You know we've come a long way when our idea of racism has moved from fire hoses and segregation to a black congresswoman's outrage at not being recognized by a Capitol Hill policeman.
Rep. Cynthia McKinney is now sulking in lonely indignity as her latest claims about racial profiling have even embarrassed her colleagues in the Congressional Black Caucus. Reports are that caucus members advised her to back off and that even highly respected civil rights veteran Rep. John Lewis, D., Ga., suggested she "lower the temperature and stop holding press conferences."
Only a member of Congress as detached from reality as Ms. McKinney could not appreciate the destructiveness of her behavior. Voters are fed up with their representatives in Washington. The latest polling done by Fox News shows that a 36 percent approval rating for President Bush actually looks good compared to the 29 that both Democrat and Republican members of Congress get.
Hope on the part of Democrats is, with the President faltering and former GOP Majority Leader Tom DeLay bidding farewell amidst scandal, that this is their golden opportunity to regain credibility and recapture American hearts, minds and the Congress.
Enter the wild Democrat congresswoman from Georgia, breezing past a security policeman in a House office building wearing no Congressional identity pin, and then claiming racism and racial profiling when he tries to stop her. Is it any wonder that there isn't a Democrat, black or white, who is interested in defending her?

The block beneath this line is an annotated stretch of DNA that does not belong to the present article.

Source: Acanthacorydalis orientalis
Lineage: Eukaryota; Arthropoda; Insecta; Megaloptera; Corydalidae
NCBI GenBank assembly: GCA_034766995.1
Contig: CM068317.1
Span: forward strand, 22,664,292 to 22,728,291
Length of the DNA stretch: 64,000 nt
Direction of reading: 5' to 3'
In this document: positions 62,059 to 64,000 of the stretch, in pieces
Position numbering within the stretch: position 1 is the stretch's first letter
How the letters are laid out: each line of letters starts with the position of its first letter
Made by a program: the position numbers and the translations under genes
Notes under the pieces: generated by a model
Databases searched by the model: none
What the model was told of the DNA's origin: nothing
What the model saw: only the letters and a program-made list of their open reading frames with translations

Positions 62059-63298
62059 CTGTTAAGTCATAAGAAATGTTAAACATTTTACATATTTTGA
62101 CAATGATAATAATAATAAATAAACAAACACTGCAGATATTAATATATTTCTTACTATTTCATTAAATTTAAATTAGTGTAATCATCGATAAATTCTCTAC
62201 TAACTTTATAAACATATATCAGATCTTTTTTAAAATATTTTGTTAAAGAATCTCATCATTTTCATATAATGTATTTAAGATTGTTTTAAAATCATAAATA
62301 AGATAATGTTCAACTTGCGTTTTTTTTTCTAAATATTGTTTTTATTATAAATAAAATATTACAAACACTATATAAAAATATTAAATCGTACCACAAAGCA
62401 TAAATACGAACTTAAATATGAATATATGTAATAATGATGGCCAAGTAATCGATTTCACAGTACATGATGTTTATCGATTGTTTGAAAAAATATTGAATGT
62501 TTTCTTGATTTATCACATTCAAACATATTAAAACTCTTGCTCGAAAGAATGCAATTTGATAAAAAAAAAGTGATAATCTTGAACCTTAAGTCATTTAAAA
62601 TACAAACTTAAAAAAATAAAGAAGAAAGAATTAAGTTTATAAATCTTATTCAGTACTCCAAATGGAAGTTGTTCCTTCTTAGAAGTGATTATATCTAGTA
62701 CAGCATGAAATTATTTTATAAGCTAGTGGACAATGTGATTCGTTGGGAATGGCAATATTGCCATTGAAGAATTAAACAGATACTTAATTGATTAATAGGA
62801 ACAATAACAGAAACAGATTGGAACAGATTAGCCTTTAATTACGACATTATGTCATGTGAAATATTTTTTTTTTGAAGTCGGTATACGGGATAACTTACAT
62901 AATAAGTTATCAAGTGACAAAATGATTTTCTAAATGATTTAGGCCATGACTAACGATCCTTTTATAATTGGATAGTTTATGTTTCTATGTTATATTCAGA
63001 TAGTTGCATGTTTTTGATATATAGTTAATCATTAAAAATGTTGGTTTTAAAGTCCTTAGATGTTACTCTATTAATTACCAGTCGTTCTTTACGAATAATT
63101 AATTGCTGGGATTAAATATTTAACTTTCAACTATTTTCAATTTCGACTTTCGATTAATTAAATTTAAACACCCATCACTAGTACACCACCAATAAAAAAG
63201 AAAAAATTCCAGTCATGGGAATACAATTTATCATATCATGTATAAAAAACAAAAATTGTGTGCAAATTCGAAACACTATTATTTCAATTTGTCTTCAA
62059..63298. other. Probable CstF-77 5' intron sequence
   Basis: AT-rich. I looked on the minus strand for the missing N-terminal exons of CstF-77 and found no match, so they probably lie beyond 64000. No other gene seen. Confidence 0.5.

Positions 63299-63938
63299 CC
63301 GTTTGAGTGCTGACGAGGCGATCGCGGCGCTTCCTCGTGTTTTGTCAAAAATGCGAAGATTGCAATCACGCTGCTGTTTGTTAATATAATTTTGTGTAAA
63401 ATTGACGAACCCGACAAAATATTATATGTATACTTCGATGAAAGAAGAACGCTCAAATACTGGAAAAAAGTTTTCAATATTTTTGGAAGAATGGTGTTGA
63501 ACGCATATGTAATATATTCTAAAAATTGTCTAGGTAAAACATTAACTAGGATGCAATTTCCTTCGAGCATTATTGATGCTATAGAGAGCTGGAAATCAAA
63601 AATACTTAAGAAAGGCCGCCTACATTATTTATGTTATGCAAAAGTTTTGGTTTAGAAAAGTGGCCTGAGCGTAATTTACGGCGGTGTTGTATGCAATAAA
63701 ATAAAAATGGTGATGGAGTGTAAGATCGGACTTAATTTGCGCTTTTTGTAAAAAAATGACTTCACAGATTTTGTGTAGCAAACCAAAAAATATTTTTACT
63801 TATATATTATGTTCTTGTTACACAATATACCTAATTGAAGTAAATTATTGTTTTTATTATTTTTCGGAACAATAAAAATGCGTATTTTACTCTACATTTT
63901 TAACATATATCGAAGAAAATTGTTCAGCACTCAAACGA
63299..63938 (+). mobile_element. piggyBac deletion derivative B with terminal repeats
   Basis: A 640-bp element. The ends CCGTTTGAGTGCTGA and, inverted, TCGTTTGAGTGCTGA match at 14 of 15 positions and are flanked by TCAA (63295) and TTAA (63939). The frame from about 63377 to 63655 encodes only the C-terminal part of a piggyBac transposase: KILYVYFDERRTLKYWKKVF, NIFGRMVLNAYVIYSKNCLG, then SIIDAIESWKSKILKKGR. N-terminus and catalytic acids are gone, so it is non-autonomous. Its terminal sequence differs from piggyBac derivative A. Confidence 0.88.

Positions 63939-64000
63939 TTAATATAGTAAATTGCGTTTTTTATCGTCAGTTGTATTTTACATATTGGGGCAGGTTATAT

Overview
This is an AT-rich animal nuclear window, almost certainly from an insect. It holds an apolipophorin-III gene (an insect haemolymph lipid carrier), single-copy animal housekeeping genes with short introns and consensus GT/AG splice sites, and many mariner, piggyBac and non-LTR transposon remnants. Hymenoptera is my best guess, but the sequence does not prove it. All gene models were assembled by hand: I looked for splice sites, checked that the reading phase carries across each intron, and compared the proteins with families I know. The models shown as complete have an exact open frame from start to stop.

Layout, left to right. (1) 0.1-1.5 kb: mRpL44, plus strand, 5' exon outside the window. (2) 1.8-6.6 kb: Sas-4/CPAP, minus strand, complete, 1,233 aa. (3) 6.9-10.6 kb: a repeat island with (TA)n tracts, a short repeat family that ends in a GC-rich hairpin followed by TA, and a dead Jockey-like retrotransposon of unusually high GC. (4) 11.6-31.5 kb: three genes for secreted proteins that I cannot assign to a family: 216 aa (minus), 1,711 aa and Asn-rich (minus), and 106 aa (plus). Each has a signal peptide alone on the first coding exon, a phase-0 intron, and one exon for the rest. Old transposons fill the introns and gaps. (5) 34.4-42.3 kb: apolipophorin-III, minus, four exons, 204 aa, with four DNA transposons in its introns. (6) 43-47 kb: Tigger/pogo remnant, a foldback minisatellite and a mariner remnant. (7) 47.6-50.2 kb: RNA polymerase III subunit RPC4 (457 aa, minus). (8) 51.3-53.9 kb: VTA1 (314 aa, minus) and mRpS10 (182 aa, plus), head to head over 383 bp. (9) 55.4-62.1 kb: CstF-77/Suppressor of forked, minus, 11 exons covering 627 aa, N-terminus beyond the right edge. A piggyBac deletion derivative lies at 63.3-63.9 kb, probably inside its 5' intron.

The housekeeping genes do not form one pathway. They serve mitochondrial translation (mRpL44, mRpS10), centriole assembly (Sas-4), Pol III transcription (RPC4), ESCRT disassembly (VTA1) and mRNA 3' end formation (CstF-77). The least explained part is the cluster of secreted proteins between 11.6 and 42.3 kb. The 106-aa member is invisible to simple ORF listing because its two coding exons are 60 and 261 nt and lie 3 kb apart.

Every traveling American, me regularly among them, suffers indignities going through airport security. We hate it but we know there's no choice.
A new film recently released about United Airlines Flight 93 that crashed in Pennsylvania on 9/11 is being received to skittish audiences around the country. One Manhattan theater pulled the film. In an audience in Los Angeles there were calls of "too soon."
Security is no joke in America. But Cynthia McKinney's judgment is very humorous. She is out of touch as a black as well as an American.
It is a sign of the times that we hardly give a second thought to the fact that our Secretary of State is a black woman. If a poll had been done in 1964 asking Americans to assess the likelihood that within 40 years we would have a black woman as Secretary of State, who would have assigned this any significant probability?
Yet, today we take it for granted. And, ironically, this is happening at a time when nations with whom we have particularly vital business, Islamic nations in the Middle East and Asia, are blatantly sexist. We send a black woman to represent American interests with nations where women are second-class citizens.
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